Here are some more behind the scenes photos from our fragrance campaign. Today myself and my team shot some additional images still life images within the photography studios at uni. The purpose of the shoot was to create a flat lay of natural objects which form the 'ingredients' and 'scents' within our fragrance. We didn't have very long in the studio with our photographer which meant we had to be super speedy with our arrangements! However, the whole process was extremely enjoyable and I'm thrilled with the outcome - time to start editing!
This week we shot our fragrance campaign on location at Wollaton Hall with our model. The Orangery made the perfect setting for our botanical and Parisian inspired shoot, which meant we were able to capture some beautiful images. So here are a few sneaky behind the scenes snapshots!
Other comments were that we should consider how our brand name could form the narrative of our campaign and it was suggested that we should incorporate the name "Antoine" to perhaps form a love interest with our protagonist. However, we feel that the notion of a love story would be a little dated and ageing, particularly for our more mature consumer as we want to eradicate the associations that are attached to this age group by creating a stylish and modern campaign.
Our brand name is more abstract, much like the Miller Harris brand, and we believe a physical manifestation of "Antoine" would not cohere with our brand values. "Antoine" is the name of a French botanist and the concept behind our fragrance is that it is influenced by the French botanical gardens and the rich history of classic French perfumery. Thus, "Antoine" is a more of a source of inspiration for our fragrance rather than 'the face' of the brand.
To justify our decision, we asked women who fit within our demographic their opinion on the name of our brand and if they found the concept confusing. All of the women interviewed said they liked the name and were more intrigued by the 'Parisian' aspect rather than the actual name itself. They also said that a campaign revolving around a love story would not appeal to them as most were unable to relate to this, preferring something more stylish and vibrant rather than romantic.
We also feel that a love story campaign would not distinguish our brand from any other fragrance brand already within the market. Instead, we want to offer women and escape to a stylish and chic lifestyle, promoting a sense of independence rather than romance and tradition.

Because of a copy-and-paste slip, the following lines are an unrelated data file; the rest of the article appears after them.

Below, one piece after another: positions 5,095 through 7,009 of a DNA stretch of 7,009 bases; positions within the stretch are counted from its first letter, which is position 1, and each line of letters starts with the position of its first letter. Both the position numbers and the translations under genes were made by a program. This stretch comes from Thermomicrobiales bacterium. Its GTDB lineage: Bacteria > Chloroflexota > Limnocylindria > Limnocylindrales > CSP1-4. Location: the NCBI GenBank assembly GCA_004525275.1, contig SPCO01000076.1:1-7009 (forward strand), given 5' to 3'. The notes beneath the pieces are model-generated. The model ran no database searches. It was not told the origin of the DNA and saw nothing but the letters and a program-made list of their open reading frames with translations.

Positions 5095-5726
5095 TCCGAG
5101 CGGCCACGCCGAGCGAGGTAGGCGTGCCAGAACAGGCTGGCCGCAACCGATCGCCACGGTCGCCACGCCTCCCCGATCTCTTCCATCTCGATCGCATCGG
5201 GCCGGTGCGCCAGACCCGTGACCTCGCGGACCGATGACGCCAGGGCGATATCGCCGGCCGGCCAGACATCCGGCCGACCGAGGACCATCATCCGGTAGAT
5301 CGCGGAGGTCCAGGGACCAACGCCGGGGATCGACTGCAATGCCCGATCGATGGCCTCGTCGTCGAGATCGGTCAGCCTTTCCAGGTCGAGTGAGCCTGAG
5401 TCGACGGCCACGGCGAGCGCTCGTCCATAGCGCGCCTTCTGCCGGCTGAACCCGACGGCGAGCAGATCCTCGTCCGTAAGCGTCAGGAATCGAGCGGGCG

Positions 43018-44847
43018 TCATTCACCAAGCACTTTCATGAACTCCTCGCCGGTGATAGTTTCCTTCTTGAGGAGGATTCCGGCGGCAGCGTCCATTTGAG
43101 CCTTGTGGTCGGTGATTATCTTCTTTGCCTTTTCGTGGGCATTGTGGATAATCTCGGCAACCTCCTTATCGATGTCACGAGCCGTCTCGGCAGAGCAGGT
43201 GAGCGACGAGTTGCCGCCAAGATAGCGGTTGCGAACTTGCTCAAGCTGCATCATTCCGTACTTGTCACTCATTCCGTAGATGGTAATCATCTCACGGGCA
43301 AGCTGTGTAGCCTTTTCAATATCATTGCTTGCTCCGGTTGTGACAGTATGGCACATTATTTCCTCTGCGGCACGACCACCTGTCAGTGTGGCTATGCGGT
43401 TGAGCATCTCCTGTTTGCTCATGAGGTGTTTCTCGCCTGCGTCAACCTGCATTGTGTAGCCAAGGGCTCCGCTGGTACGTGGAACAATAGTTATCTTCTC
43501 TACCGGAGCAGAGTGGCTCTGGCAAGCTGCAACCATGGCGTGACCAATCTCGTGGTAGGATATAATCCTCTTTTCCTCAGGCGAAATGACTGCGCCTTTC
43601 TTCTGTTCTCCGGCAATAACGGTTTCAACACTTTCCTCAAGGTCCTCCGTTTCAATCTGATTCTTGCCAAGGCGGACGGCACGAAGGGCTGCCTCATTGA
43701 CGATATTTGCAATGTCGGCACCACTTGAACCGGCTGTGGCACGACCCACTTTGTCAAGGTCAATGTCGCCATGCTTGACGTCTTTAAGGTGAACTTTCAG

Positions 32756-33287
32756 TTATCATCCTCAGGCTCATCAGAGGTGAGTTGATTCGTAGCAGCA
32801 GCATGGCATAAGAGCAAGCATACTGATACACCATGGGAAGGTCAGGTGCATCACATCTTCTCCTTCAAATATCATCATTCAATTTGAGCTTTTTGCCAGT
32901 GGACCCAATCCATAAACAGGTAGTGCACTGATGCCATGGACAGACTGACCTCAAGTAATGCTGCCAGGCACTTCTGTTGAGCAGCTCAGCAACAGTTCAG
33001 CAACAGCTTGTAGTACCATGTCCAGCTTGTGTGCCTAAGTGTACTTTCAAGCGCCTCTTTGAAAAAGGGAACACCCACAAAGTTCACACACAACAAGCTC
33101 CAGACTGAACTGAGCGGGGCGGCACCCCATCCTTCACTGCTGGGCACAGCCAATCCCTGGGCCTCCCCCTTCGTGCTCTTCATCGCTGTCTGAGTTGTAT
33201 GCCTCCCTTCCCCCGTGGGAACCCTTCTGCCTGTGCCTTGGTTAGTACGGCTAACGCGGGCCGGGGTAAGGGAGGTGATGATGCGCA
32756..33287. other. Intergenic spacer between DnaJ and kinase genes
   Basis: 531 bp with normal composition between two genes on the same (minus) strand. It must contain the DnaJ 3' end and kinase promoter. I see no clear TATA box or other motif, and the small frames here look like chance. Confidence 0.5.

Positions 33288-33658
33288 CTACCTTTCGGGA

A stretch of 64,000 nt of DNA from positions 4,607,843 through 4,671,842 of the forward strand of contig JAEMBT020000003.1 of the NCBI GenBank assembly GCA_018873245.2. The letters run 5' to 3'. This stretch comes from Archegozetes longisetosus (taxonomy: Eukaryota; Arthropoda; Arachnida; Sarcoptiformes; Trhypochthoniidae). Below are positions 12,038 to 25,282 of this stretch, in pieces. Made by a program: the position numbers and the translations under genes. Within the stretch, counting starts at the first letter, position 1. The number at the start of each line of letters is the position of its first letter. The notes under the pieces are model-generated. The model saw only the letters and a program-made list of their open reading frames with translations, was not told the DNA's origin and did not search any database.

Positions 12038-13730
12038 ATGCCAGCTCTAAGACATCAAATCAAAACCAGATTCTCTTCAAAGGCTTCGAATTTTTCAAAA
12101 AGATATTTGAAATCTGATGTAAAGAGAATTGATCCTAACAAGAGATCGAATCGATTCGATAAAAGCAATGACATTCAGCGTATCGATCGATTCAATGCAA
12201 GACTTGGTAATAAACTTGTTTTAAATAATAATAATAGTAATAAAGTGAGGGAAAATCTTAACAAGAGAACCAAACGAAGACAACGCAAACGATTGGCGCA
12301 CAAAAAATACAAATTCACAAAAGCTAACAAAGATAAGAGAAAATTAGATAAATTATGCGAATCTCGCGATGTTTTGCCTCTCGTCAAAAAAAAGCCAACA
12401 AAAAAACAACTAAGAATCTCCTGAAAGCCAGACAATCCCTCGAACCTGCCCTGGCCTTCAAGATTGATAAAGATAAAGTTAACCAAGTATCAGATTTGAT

Last week I was given my marks back for a brief I completed before Easter, which required us to analyse a recent fragrance campaign of our choice, producing a 1, 000 word essay in the style of a magazine editorial. I love essay writing, as it has always been one of my strongest skills, so I really enjoyed this brief in particular. The overall feedback was really positive and I was commended for my articulate and authoritative writing, as well as my strong referencing.
It was also very encouraging to be praised for my software skills, despite having only been introduced to InDesign during the start of my second semester! The layout I designed was praised for its effectiveness and creativity, which was very much on brand for Vogue magazine – the magazine layout that I chose to emulate.
Areas to improve on was my choice of cultural referencing as I missed out perhaps one of the most obvious being the Julia Roberts ‘Runaway Bride’ film, whoops! I think I was almost trying too hard to find historical references and disregarded those that were blindingly obvious! Had I explored the theme of the “runaway bride” within my essay, this would have added a little more depth as I found most of my references were a little tenuous due to the nature of the Dior advertisement.
It was also commented that I should reconsider the links I made with feminism, which I completely agree with. I focused on feminism within my essay as the director of the advertisement, Anton Corbijn, spoke greatly about this within interviews about the campaign and I thought it would perhaps give my essay a little more substance. On second thought, I should have instead explored the narrative class, control and expectation a little further. However, it is quite difficult to explore all of these themes in such a small word limit.
Following on from my feedback, I shall make the suggested improvements to my essay and attempt to keep the word count down! I shall also be sure to continue my strong style of writing and layout skills, particularly within my forthcoming 3, 000 word promotional plan.
Friday, 17 April 2015
Within our fragrance project team, we have started to assemble mood boards of inspiration for our advertising campaign. We have been creating individual boards based on potential ideas for location, lighting, composition/crop, model and styling by compiling together tear sheets, key words and colour schemes.
I always get super excited for the delivery of My Little Box each month, with each box packed full of make-up goodies and adorable little treats and trinkets. The theme for April was "dream"; an encouragement to set ourselves goals in order to achieve our dreams and ambitions.
This month's beauty treats had a certain Spring-like/rejuvenation feel to them and I'm all for that! Inside the quaint little canvas bag was the Cowshed Wild Cow Invigorating body lotion which contains lemongrass and ginger and smells divine! Also, there was a deeply nourishing hair mask from My Little Beauty which gives a boost to dry and damaged hair - exactly what I need from a hair mask! And finally, I received the Loved by Lou Lesage rouge balm.